Google is currently locked in a bitter legal fight with Uber over whether an engineer at the former company stole self-driving tech and brought it to the latter. That engineer abruptly left Google in January 2016 to launch a self-driving truck startup called Otto, which Uber quickly sought to purchase. But as early as August 2015, Google’s self-driving car guru knew the guy had to go and didn’t mince words about it.
In August 2015, Google’s former self-driving car chief, Chris Urmson, advocated firing the self-driving tech engineer Anthony Levandowski. He did this after learning Levandowski had approached several Google employees to set up a “package deal of people that he could sell en masse to Uber,” according to testimony in the ongoing lawsuit.
Waymo, Google’s self-driving car project, is suing the ride-hailing company, claiming Uber hatched a plan with Levandowski to steal Google’s self-driving car secrets and use them to advance the ride-hailing company’s own autonomous vehicle ambitions.
Urmson’s testimony, taken in a deposition late last month, indicates that Levandowski had been frustrated for years before ultimately leaving the company.
At one point, Urmson was asked about negative performance reviews that Levandowski seemingly received in 2013 and 2014. Urmson said it coincided with a transition period in Project Chauffeur—a codeword for Google’s self-driving car project at the time—where it became evident that he was leading the endeavor, and not Levandowski.
“[T]here was a period after it became clear that I was leading Chauffeur and he was not, where I worked very hard to kind of mend bridges and bring him, you know, into the fold, so to speak,” Urmson said. “Over time my patience with his manipulations and lack of enthusiasm and commitment to the project, it became clearer and clearer that this was a lost cause. And so I think what you’re seeing is some of that turn in my sentiment towards him.”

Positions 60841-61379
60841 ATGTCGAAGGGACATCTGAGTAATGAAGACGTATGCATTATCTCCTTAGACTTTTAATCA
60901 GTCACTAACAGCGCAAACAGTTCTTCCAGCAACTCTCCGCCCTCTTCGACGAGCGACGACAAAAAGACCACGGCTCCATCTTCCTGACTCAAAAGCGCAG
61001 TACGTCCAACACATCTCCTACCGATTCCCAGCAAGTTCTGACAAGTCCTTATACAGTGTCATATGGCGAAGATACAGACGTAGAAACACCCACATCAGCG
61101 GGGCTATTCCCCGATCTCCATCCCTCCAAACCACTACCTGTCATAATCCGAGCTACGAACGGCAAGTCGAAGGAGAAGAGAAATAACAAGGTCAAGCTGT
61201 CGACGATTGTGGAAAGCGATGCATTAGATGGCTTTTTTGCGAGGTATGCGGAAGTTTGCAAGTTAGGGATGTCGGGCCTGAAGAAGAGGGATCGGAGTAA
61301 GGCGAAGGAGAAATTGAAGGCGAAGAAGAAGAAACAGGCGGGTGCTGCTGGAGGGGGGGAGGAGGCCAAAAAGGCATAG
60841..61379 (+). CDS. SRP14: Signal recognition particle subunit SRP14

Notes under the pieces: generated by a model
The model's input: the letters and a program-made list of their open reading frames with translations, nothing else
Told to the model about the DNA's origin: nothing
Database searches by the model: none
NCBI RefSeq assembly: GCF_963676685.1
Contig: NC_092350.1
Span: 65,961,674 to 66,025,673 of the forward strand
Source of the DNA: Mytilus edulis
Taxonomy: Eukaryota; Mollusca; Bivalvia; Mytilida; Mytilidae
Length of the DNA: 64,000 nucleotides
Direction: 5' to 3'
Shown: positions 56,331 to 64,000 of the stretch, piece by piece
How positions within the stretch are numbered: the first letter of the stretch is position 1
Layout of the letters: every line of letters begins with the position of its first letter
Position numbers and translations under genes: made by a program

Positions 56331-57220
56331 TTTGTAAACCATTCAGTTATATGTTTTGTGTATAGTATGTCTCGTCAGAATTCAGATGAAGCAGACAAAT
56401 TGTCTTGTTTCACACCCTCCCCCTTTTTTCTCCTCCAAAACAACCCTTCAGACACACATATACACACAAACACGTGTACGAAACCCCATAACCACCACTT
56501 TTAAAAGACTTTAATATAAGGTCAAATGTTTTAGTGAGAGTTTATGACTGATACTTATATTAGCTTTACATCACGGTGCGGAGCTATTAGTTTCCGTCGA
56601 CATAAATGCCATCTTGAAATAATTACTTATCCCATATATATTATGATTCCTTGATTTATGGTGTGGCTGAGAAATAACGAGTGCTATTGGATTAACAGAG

That sentiment seems obvious in emails from Urmson that were cited by attorneys during the August 24 deposition.
In an August 4, 2015, email, for example, Urmson started an email to colleagues that said: “We need to fire Anthony Levandowski.”
Urmson went on, “I have just heard today from two different sources that Anthony is approaching members of their team attempting to set up a package deal of people that he could sell en masse to Uber.”
Levandowski’s rocky departure from Google has been the subject of intense focus from Uber, which hopes to argue at trial that a dispute between Google and Levandowski over a $120 million bonus led him to allegedly steal an array of trade secrets from the company. Waymo has said Uber’s “bonus theory” is without merit.
Records show that Levandowski communicated with Uber executives throughout 2015, and by the end of the year, a tentative deal was already in place between the ride-hailing company and the former Googler to purchase his future start-up Otto.
Jalopnik first reported that, in early December 2015, Uber had drafted a term sheet to acquire “Newco,” a startup understood to be Levandowski’s self-driving truck startup called Otto. Uber officially purchased Otto in August 2016 for a reported $680 million.
Spokespeople for Uber and Waymo, as well as Levandowski’s attorneys, didn’t immediately respond to a request for comment.
The case between Uber and Waymo heads to trial next month.